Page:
CONCLUSIONS

К оглавлению
1 2 3 4 5 6 7 8 9 10 11 12 13 14 15 16 
17 18 19 20 21 22 23 24 25 26 27 28 29 30 31 32 33 
34 35 36 37 38 39 40 41 42 43 44 45 46 47 48 49 50 
51 52 53 54 55 56 57 58 59 60 61 62 63 64 65 66 67 
68 69 70 71 72 73 74 75 76 77 78 79 80 81 82 83 84 
85 86 87 88 89 90 91 92 93 94 95 96 97 98 99 100 101 
102 103 104 105 106 107 108 109 110 111 112 113 114 115 116 117 118 
119 120 121 122 123 124 125 126 127 128 129 130 131 132 133 134 135 
136 137 138 139 140 141 142 

What can one conclude from all of this for targeting policy? One clear

implication is that altering the pattern of growth towards sectors with

strong employment effects is likely to have the greatest direct impact on

poverty reduction. Nonetheless, the need to reach the poor directly and to

minimize leakage from and undercoverage of poverty programs remains

critical. Self-targeting initiatives have proved only a modest improvement in

leakage terms and raise issues of undercoverage. Technical improvements,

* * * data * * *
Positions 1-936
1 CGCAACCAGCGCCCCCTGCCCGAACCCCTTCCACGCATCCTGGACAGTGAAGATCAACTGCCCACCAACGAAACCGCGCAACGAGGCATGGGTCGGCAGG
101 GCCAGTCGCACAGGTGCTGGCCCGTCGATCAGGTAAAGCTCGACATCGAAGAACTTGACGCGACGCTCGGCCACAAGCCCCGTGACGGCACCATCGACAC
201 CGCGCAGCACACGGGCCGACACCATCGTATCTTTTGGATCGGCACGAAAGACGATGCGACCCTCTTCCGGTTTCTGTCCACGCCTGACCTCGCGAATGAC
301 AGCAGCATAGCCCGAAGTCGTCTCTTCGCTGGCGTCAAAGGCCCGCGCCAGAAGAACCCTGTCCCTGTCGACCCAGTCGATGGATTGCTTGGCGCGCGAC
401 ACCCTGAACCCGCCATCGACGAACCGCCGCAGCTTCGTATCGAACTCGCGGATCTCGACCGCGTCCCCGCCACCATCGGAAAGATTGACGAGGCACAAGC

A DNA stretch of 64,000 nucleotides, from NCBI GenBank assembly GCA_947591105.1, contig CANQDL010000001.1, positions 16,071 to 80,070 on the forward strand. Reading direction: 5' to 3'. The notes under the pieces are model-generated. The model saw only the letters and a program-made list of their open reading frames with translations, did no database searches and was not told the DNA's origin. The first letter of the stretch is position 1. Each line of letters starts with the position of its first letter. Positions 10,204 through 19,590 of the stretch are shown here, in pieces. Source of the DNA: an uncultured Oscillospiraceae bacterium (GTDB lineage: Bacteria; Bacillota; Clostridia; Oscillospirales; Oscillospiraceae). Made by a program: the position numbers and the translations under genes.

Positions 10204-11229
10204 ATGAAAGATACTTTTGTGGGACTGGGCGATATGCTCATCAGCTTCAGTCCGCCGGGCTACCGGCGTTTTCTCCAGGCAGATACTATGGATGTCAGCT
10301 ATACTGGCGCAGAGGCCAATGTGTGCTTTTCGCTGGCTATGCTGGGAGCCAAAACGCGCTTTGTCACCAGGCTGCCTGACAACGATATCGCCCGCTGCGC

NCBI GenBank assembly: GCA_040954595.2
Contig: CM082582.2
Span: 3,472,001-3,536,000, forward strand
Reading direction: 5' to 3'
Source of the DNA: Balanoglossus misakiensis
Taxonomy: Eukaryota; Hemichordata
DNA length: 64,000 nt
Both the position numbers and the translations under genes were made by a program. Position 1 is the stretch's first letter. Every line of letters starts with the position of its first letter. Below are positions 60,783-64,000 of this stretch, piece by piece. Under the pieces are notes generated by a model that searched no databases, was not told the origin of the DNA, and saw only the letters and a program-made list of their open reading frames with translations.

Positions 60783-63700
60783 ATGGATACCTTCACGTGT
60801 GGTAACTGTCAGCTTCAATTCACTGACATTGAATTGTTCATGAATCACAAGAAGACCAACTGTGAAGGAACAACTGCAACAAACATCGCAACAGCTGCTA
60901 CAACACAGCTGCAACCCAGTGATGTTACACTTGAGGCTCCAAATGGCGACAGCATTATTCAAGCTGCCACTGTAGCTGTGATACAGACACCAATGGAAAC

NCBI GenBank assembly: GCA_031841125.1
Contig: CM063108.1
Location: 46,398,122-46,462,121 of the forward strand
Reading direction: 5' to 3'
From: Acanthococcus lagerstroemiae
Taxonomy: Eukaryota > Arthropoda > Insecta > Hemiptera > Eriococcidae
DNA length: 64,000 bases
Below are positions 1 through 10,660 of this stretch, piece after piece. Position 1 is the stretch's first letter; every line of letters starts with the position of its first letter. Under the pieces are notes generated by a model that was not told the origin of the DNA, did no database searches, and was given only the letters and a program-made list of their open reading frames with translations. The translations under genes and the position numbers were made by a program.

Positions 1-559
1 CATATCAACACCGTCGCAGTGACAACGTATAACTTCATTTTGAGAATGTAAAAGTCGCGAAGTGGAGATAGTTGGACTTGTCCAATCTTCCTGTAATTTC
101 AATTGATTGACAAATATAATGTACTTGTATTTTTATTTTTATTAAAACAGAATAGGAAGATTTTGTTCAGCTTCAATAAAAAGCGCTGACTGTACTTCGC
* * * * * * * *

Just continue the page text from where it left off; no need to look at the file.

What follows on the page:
principally new poverty mapping techniques, offer a means of more sharply

identifying who the poor are, but in the absence of strong governance over

poverty schemes the risk of misuse of funds remains. Whilst the case for

special promotion and protection policies for the poor remains strong,

past errors associated with their implementation and design must not be

forgotten. In the debates of the 1980s more universal schemes were strongly

criticized for their high leakage and their budgetary implications. The more

targeted measures of the 1990s, as we have seen, have cost more modest

amounts relative to the size of government budgets, but their leakage rates

have also been disappointingly high, as have their costs per unit of benefi t

to the poor, where these can be estimated. Poverty-targeting measures

should remain an important component of poverty-reduction strategies,

but improvements in both governance and the technical design of schemes

are needed. This is likely to require a combination of greater focus on broad

targeting (primary education and health care, for example) and selective,

narrowly focused, support for the very poor. Broad targeting measures, such

as expenditure on primary health care, have been shown to reach the poor

disproportionately in a number of countries, and clearly have an important

role. Such measures are not solutions to the short-term problem of providing

protection to the poor, which is why measures like employment creation

schemes and food subsidies have been employed, with the disappointing

results that we have observed. However what works, and what does not, is

likely to vary substantially between countries. In this spirit the following

chapters discuss in depth the experiences in our case-study countries.